Gas cloud hurtling towards Milky Way's "black hole" may harbor young star??

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posted on Jun, 10 2013 @ 05:18 PM
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I can find only bits and pieces about this exciting news. The gas cloud termed "G2" is making it's way toward the galactic center.

What does this all mean?

What EXACTLY is G2?

(artist impression ~ESO/MPE/M.SCHARTMANN)

From a paper written/drafted in March of this year, written by Astrophysicist's Nick Scoville and Andi Burkett, we can read the following:


The recently discovered G2 cloud which is infalling toward SgrA∗ is a most intriguing astronomical discovery (Gillessen et al. 2012) – both its origin and nature are unclear as yet


I have read from different papers, different things. One paper I read spoke about the cloud being detected in the late 90's. Either way, they have been following this cloud (??) for a few years, at the least.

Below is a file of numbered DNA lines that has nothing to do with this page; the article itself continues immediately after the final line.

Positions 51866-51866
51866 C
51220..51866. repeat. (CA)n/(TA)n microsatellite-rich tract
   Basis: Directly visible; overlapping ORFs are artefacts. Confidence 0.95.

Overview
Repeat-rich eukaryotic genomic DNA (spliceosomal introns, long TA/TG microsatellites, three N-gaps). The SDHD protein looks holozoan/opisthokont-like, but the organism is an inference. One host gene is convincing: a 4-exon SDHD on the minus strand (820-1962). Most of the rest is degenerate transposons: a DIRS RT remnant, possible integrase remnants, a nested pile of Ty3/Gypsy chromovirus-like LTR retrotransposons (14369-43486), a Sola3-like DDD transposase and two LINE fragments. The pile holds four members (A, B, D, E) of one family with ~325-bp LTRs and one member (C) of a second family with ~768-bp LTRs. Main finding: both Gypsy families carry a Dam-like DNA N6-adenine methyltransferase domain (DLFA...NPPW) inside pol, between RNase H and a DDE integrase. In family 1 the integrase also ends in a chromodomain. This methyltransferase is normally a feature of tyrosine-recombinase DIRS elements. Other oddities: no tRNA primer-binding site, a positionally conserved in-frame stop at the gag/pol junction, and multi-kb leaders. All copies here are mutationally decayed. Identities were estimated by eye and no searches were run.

The paper goes on to say..


At this point it is unclear if the cloud will survive pericenter passage and whether the activity of SgrA∗will increase and over what timescale


Some say it may harbor a young star or a want to be planet/planet in the making.


Here we explore a different scenario – G2 being a young low mass TTauri star, formed in the young stellar ring and subsequently injected into the eccentric orbit. Many TTauri stars have mass-loss winds at 200 - 500 km s−1with M˙ ∼ 1 − 5 × 10−8M⊙ yr−1 during their first million years. arxiv.org...


Some researchers suggest the "recently-spotted" gas cloud is a planet-forming disk of matter.


Modelling work by Ruth Murray-Clay and Avi Loeb of the Harvard-Smithsonian Center for Astrophysics in Cambridge, Massachusetts, suggests that planets can form within the powerful gravitational field of a giant black hole. And it heightens expectations about what astronomers might learn as the cloud nears the galaxy’s biggest black hole — an event expected to cause a spectacular light show that could begin as early as next year. The model is published today in Nature Communications1


What about it's orbit?

Seems there is an "Orbit problem".